By Paul Bassey
Friday, September 1, As the Air Malawi Boeing 727- 300 series commenced its final descent into Chileka International airport in Blantyre, Malawi, a feeling of conquest enveloped me. (The six number of African countries I am yet to visit has now been reduced to five.)

When I first got the appointment by CAF to go to Malawi as Match Commissioner for the explosive Nations Cup Group K qualifier between Malawi and Tunisia, I said to myself, at last, Malawi here I come.

Without an Embassy in Nigeria, and with not many flight options to choose from, I settled for South African Airways from Lagos to Jo’ Burg, from where I connected Air Malawi to Blantyre through Lilongwe.

The warm reception at the airport by the protocol officer of the Football Association of Malawi ( FAM ) was nearly marred by the drive to the Protea Hotel Ryalls, reputed to be the best hotel in town……Have you ever come from a left hand drive environment to see yourself in a right hand driven car, literally going against traffic? I do not know the number of times I reacted, nearly warned the driver to BEWARE as we tended to get into the opposite lane……so dangerously confusing!

Malawi is a small, peaceful landlocked South African country, with a dense population of about 19 million. Known as the Warm Flame of Africa, no wonder its national team is referred to as ‘The Flames’.

Driving through Blantyre provides some insight of what to expect, economically, politically and otherwise, but I must say I was relieved to see infrastructures that provided some comfort, talking about  that “… where to run to, in case there is a problem” feeling. Specifically, I saw a Mountain of Fire Bookshop, Redeemed Christian Church and Christ Embassy buildings. Also here can be found Bata Shoe shops in every corner!

In Lagos, I was brought up by uncle who was a manager in Bata Shoe factory in Ketu. I was very close to that establishment and will never forget the Christmas parties for employer’s children and other staff welfare oriented programmes. Suddenly, Bata disappeared from Nigeria, wound up and went back home to Canada, I believed. But here in Malawi, Bata is alive and well.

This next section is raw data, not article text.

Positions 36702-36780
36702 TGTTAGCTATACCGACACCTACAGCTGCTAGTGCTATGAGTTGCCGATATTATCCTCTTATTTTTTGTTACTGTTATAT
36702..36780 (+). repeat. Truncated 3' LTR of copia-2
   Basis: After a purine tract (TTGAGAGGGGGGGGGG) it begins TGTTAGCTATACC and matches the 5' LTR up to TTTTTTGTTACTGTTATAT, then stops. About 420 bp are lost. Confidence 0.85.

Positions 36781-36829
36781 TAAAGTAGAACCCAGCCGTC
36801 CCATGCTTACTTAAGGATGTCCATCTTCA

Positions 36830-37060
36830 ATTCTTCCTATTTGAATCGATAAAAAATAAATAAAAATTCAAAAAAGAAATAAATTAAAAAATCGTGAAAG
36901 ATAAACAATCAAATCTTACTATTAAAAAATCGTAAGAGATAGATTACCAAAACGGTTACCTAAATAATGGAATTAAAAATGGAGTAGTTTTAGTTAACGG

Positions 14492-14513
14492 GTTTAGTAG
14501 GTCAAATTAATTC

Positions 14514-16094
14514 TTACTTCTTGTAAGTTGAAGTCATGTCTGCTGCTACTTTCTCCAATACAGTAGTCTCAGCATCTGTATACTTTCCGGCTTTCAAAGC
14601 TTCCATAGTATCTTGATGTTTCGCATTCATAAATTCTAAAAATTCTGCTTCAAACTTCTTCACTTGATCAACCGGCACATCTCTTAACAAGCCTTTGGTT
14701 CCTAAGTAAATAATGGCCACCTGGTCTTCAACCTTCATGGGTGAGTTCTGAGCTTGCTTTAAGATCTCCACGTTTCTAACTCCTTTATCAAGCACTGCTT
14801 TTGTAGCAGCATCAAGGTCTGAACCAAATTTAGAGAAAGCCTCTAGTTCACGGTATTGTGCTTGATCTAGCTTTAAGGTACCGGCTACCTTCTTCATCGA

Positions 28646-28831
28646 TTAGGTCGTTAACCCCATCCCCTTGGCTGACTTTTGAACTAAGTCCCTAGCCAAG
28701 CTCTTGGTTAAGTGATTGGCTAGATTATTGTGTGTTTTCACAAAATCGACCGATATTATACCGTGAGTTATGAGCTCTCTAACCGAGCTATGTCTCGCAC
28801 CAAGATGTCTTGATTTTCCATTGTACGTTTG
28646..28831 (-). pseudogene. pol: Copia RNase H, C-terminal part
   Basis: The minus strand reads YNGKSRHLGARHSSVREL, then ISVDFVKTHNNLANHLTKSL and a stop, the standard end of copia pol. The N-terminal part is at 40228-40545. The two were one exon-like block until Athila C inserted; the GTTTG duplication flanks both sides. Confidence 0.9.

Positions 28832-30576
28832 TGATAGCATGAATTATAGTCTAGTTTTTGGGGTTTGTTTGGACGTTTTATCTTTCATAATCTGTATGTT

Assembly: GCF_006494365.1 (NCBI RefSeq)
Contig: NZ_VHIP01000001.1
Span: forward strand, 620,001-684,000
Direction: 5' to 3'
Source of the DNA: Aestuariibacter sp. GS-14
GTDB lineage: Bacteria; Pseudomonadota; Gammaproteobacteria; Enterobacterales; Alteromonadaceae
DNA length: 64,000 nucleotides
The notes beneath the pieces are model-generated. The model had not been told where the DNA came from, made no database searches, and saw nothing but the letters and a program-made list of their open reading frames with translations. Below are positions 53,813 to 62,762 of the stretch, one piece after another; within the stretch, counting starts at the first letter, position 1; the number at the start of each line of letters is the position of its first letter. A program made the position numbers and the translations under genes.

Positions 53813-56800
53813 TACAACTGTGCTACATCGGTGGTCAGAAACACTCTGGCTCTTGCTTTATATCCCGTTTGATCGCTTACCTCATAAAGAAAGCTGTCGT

Before I forget, I was here for a football match and what brought the reality home was a parked jet at the air port, one that had flown the Tunisians to town, for the battle of Group K, already won by Botswana. Surprise! Surprise!

Tunisia and Malawi on 10 points each were left to pick up the crumbs that will come with qualification as second best.

On paper, Malawi was the weaker of the two opponents, going by the FIFA ranking of 72 to 61 for Tunisia. The history of the group tells a different story as Malawi is yet to lose a match.  The Tunisians ( And Africa ) will not forget though, the surprise 3-0 pounding Malawi handed out to Algeria in the Angola Nations Cup before  succumbing to host Angola and Mali.

The  Malawian football boss Walter Nyamilandu on the morning of the encounter while addressing the spectators said:

“ Today Saturday September 3 is a very important day in the history of Malawian football as the Flames take on Tunisia in the 2012 Africa Nations cup qualifier at the Kamuzu Stadium.

“ A win for The Flames will mean we get 13 points and will just need a single point in the next fixture which is in October in the away match against Chad. On the same day, Tunisia will be hosting Togo, but should the Flames win today, we should have no problem as long as we earn at least a point against Chad. Besides the Flames are the only team yet to lose in this group.